Ahead of the Institute of Masters of Wine’s 10th International Symposium to be held in Wiesbaden, Germany this summer, Richard Siddle speaks to IMW executive director, Julian Gore-Booth, about the institute’s flagship event – which it calls the ‘Olympics of wine events’ held, appropriately enough once every four years, about what it hopes to achieve and what the key issues are that will be up for discussion. He also looks at the institute’s targets and ambitions and its role in the wider wine industry.
The wine industry’s focus on the global bulk wine market has never been more intense as retailers, importers, distributors and suppliers look to source the best quality and best value wines for their markets. But what are the behind the scenes trends that are driving and dictating the international bulk wine market? We talk to Otilia Romero de Condés, chief executive of the World Bulk Wine Exhibition about how she sees the bulk wine market and what to expect at WBWE 2023 in Amsterdam in November.
You have to go all the way back to 2008 for the first Wine Future event held in Rioja, Spain. A breakthrough event at the time that looked to bring the biggest names, companies and wine brands in the world together to address the key issues facing the sector. Some 15 years later and many of those challenges, if anything , have got worse and a whole lot more have piled up. Which is why Wine Future is returning in November to help the sector address its issues and make the most of untapped opportunities.
Next week sees ProWein return to its traditional timeslot in the drinks industry’s events calendar after 2022’s show was switched to May, and in 2020 and 2021 cancelled entirely due to Covid restrictions. Not surprisingly, ProWein’s executive director, Michael Degen, is hugely relieved at the return to some semblance of normality for the world’s biggest international wine and spirits trade show. He talks to Helen Arnold about the impact of the pandemic, what visitors can expect from the 2023 show and his vision for the future of the event.
Communicating about wine is so much more than putting pen to paper (or fingers to keyboard) and telling a story. It’s a narrative woven through words, pricing, positioning and placement. It’s about being in the right place at the right time and in front of the right people and then and only then, will you succeed. Over two days of talks, seminars and discussions, wine2wine 2022 put this complex puzzle under the microscope, calling on leaders from all corners of the wine industry to share their expertise. Caroline Tanner reports back for The Buyer.
If there was some sort of infra red device that allowed you to see how every bottle of wine down a supermarket aisle, or on a restaurant chain’s wine list was made and bottled then it’s a fair bet to say a big proportion would have been shipped in bulk and packaged in the UK. The International Bulk Wine & Spirits Show hopes to help producers, importers, buyers, retailers and on-trade groups alike get on top of their bulk wine – and spirits – needs when it returns to London in November 2023. Here’s what to expect.
“Communication requires more attention by professionals interested in selling, promoting, teaching and even making wine, as it clearly affects every aspect of the sector.” Those are the thoughts of Steve Kim, founder and the creative thinker behind the breakthrough wine2wine event that is back in November for its first post-Covid in-person event. It’s also why she and her team have decided to put “wine communications” at the heart of what will be the ninth wine2wine event with a series of talks, seminars and debates designed to share what wineries, producers, businesses, writers, influencers and communicators are doing to tell their stories about wine in their own creative way.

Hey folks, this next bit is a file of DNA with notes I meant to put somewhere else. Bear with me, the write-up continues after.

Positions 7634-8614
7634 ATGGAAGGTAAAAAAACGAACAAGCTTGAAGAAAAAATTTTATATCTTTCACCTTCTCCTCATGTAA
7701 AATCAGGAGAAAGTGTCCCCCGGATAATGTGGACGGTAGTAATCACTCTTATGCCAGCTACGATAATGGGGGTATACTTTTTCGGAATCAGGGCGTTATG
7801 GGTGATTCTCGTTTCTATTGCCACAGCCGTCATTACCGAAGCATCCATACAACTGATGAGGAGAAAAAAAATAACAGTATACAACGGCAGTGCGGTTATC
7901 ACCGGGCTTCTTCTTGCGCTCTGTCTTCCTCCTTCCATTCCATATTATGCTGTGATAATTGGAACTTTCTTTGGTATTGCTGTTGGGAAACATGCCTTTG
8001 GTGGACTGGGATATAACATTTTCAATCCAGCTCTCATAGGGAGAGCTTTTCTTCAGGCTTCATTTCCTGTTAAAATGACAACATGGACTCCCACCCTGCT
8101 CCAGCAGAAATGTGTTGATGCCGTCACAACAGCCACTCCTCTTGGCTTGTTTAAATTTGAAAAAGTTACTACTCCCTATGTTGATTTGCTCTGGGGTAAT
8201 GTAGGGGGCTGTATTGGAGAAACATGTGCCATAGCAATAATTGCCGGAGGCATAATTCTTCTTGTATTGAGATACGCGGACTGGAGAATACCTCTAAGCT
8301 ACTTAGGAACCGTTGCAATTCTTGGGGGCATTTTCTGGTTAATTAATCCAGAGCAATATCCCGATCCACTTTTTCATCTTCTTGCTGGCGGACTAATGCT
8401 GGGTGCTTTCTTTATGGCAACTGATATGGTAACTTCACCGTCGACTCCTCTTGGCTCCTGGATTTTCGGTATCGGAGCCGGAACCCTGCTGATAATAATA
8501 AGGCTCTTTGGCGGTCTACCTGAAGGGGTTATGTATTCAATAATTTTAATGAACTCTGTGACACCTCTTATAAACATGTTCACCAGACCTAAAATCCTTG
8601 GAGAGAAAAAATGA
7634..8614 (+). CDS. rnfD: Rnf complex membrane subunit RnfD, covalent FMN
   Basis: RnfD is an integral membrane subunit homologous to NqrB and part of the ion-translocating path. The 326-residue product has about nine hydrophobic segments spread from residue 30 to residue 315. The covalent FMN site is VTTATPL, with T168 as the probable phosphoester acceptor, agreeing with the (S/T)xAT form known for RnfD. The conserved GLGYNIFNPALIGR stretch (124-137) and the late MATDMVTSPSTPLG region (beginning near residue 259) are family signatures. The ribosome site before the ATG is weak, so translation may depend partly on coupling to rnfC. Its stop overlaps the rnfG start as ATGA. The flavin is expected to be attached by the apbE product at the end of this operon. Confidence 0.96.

“Now is the time to value old vines, in every sense. And the sessions have been developed to show why. To value old vines is not to hanker sentimentally for ye olde days of the hoe…we want to highlight how old vine fruit inspires and engages winemakers.” That’s the rallying call from Sarah Abbott MW, co-organiser and founder of the Old Vine Conference that holds its first in person event next month as part of its worldwide ambition to bring producers, winemakers and commentators together to discuss and analyse how collectively the wine industry can work with, protect and use old vines to make the wines of the future.
The countdown for arguably the most ambitious event to help the wine industry tackle climate change is into its final days with the event due to start on May 23. Green Wine Future by Wineally 2022 is set to take place across the world throughout next week, starting on Monday and running through to May 26, with a series of webinars, online debates, filmed reports and a whole lot more being hosted in different cities and countries across the four days. The Buyer is a media partner for the event and here we pick out some of the highlights of what to expect.
The complexity of the United States wine market, built on the back of its three tier system, means it is hard to put on trade events that are relevant to all markets and operators across its 50 states. The World Bulk Wine Exhibition hopes to change that with its new dedicated United States trade exhibition that it hopes can become the country’s main event thanks to its focus on bulk, bottled and private label wines – products that are relevant whatever state you are in. Here Otilia Romero de Condés, head of WBWE, explains what to expect at WBWE USA.
With just over two weeks to go the countdown is on for the first major international wine fair to be held in Europe for wine and spirits for two years. As Wine Paris & Vinexpo Paris wait to open their doors to fully vaccinated producers and buyers from all over the world we take a close look at some of the seminars and mini conferences taking place and, in particular, the impressive Wine Talks series featuring leading lights from across the wine industry.